BRIEF DESCRIPTION OF THE DRAWINGS

FIG. 1 is a top plan view of first and second carriers used in one preferred embodiment of the apparatus and method of the present invention.

FIG. 2 is a view similar to FIG. 1 showing a reel of coiled tubing on one of the carriers rotated 90° from the position shown in FIG. 1.

FIG. 3 is a view similar to FIG. 2 showing the reel of coiled tubing in a position to be moved from one of the carriers to the other of the carriers.

FIG. 4 is a view similar to FIG. 3 showing the reel of coiled tubing having been transferred from one of the carriers to the other carrier and the coiled tubing from the reel connected to a coiled tubing injector.

FIG. 5 is a side, elevational view of the arrangement shown in FIG. 1.

FIG. 6 is a side, elevational view of the arrangement shown in FIG. 3.

FIG. 7 is a side, elevational view of the arrangement shown in FIG. 4.

FIG. 8 is a side, elevational view of coiled tubing being injected into a well to perform earth borehole operations.

FIG. 9 is a top plan view showing another preferred embodiment of the present invention for transferring coiled tubing from a first carrier to a second carrier.

FIG. 10 is a top plan view of yet another preferred embodiment of the present invention wherein coiled tubing from a carrier is attached directly to a coiled tubing injector, the reel of coiled tubing and the coiled tubing injector being located on a first side of a well.

FIG. 11 is a view similar to FIG. 10 but showing the coiled tubing injector and the reel of coiled tubing on an opposite, second side of the well from the position shown in FIG. 10.

FIG. 12 is an elevational view showing another preferred embodiment of the present invention wherein a reel of coiled tubing transferred to a carrier having a mast is moved by the mast to a position generally above a wellbore.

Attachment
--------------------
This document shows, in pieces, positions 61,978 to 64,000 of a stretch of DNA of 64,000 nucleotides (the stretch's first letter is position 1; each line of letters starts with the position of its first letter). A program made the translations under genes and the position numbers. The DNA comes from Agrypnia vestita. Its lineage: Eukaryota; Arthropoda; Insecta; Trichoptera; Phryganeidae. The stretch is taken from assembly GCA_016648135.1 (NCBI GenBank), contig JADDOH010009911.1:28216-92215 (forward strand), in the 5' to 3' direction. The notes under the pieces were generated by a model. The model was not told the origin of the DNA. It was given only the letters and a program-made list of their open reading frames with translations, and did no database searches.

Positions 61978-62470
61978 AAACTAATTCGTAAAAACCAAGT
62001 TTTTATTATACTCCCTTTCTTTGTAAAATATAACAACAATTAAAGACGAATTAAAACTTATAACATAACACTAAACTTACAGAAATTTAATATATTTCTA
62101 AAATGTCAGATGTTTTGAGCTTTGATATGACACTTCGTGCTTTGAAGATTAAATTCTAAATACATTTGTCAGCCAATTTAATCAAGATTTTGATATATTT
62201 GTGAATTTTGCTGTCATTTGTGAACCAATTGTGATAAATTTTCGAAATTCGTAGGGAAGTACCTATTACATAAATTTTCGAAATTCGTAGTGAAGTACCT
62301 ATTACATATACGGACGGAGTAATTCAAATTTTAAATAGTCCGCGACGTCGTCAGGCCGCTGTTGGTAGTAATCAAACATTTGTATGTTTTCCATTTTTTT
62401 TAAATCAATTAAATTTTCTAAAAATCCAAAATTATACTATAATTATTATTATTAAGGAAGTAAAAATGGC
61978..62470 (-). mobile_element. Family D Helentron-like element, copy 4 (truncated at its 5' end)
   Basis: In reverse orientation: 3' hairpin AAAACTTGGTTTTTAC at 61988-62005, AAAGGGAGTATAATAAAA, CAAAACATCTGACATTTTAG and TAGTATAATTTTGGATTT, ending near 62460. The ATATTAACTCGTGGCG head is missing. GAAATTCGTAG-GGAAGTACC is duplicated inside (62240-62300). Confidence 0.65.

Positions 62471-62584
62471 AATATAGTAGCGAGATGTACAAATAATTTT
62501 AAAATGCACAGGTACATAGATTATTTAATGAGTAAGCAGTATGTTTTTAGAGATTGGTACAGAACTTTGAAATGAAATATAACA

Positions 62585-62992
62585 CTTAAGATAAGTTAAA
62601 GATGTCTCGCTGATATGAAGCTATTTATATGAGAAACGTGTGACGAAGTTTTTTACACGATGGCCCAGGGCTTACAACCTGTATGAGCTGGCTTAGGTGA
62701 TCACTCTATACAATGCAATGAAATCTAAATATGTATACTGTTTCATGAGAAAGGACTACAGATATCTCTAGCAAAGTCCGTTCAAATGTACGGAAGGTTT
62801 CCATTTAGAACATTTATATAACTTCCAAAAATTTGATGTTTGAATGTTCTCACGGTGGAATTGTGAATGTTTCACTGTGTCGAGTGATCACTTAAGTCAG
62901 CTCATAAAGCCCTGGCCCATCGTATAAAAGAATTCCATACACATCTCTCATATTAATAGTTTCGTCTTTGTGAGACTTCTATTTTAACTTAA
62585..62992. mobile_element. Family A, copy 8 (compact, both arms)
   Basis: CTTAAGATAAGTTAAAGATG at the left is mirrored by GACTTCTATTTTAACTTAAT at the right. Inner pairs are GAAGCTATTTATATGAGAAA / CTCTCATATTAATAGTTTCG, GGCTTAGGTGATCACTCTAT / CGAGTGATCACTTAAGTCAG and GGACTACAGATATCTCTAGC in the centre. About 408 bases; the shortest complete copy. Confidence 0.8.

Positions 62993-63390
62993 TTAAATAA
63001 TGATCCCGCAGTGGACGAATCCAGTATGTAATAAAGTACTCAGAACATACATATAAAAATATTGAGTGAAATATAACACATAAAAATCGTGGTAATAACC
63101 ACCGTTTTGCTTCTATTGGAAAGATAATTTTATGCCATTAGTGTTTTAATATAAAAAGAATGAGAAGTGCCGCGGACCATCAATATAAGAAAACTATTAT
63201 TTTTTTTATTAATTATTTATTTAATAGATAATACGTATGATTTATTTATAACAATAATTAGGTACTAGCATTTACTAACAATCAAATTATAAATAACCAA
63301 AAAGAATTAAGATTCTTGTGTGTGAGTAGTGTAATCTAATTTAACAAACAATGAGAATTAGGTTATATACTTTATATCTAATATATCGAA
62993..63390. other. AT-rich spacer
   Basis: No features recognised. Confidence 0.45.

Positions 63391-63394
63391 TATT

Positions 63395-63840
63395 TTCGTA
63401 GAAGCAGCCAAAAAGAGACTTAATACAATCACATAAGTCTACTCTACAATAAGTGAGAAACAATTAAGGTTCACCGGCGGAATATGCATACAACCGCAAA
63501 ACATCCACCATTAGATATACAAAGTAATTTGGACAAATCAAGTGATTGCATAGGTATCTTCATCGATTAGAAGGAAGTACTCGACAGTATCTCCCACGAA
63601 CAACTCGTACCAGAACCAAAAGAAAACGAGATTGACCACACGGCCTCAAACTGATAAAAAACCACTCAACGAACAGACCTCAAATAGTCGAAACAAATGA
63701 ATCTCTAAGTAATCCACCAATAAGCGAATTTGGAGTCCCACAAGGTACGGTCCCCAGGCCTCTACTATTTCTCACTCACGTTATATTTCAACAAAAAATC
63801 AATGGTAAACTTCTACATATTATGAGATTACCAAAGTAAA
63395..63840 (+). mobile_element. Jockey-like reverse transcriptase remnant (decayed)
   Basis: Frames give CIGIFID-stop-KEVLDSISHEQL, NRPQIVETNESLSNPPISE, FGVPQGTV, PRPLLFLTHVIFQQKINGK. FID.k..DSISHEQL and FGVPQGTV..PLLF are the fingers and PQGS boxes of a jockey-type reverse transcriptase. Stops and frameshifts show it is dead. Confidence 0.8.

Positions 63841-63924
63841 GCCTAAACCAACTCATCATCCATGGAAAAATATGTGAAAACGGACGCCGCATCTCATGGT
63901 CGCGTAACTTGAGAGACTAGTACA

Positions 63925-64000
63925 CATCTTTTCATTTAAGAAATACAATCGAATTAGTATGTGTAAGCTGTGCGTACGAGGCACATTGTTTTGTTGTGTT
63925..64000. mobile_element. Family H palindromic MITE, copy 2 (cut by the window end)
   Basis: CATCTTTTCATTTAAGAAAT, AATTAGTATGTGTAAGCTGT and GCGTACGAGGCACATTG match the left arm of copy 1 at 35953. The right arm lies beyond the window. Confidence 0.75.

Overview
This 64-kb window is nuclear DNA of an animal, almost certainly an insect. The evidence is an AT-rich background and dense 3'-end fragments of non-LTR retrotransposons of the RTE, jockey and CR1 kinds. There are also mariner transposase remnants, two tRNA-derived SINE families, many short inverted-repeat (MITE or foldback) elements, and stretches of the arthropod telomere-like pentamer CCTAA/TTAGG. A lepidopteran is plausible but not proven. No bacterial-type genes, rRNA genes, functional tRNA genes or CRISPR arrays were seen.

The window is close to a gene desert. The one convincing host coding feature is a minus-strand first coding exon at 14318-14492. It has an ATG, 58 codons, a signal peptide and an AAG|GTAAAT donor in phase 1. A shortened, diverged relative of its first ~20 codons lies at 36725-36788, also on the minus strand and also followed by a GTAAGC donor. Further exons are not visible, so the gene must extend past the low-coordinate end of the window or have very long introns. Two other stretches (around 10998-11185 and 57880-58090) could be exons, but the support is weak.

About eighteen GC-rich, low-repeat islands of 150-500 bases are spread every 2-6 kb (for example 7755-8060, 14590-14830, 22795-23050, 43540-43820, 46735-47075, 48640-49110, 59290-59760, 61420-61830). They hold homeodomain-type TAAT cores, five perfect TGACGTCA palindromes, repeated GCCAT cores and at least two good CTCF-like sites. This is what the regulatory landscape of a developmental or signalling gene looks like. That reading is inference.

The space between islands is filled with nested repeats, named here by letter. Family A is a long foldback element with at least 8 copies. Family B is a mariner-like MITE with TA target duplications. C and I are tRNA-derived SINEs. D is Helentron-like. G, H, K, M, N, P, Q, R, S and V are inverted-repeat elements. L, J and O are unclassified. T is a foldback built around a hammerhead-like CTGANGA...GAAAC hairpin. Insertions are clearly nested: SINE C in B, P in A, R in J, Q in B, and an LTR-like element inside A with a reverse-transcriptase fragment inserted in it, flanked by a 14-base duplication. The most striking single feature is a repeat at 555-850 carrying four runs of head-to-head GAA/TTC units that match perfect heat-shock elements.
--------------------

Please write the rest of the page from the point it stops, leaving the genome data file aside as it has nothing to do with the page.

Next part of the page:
FIG. 13 is a view showing the reel of coiled tubing being moved from one carrier to the position on a second carrier shown in FIG. 12.

FIG. 14 is an elevational view showing another preferred embodiment of the present invention wherein the reel of coiled tubing on a first carrier is picked up by a mast mounted on a second carrier to be moved to an off-horizontal position.

FIG. 15 is a top plan view of another preferred embodiment of the present invention wherein the reel of coiled tubing is mounted in the first position on a first carrier, the first carrier having a mast mounted thereon.

FIG. 16 is a view similar to FIG. 15 but showing the reel of coiled tubing rotated 90° relative to that shown in FIG. 15.

DESCRIPTION OF THE PREFERRED EMBODIMENTS

The coiled tubing which is the subject of the present invention is of the type used in earth borehole operations, particularly in the drilling and/or servicing of oil and gas wells. However, it is understood that the coiled tubing can be used in other earth borehole operations, e.g., mining, water wells, injection wells, etc. While coiled tubing of the type under consideration is generally made of steel, coiled tubing made from composites such as fiberglass, carbon fibers, and other synthetic materials can also be employed. Indeed, since composites generally have greater elasticity, coiled tubing made of composites can be more tightly wound, e.g., on a smaller diameter spool, without undergoing permanent deformation.

Referring then to FIGS. 1-8, there is shown a wheeled carrier 10 having a bed 12, wheeled carrier 10 being pulled by a tractor 14 or other such self-propelled vehicle. Rotatably mounted on bed 12 is a carousel 32, a reel 16 of coiled tubing being removably positioned on carousel 32. As best seen in FIGS. 5 and 6, reel 16 comprises a base 18, and first and second spaced spool supports 20 and 22 attached to and extending upwardly from base 18. A spool is rotatably journaled, in the well-known manner in supports 20 and 22, the spool comprising a drum or core 24 and a pair of axially spaced side rims 26 and 28. Wound around core 24 is a length of coiled tubing 30.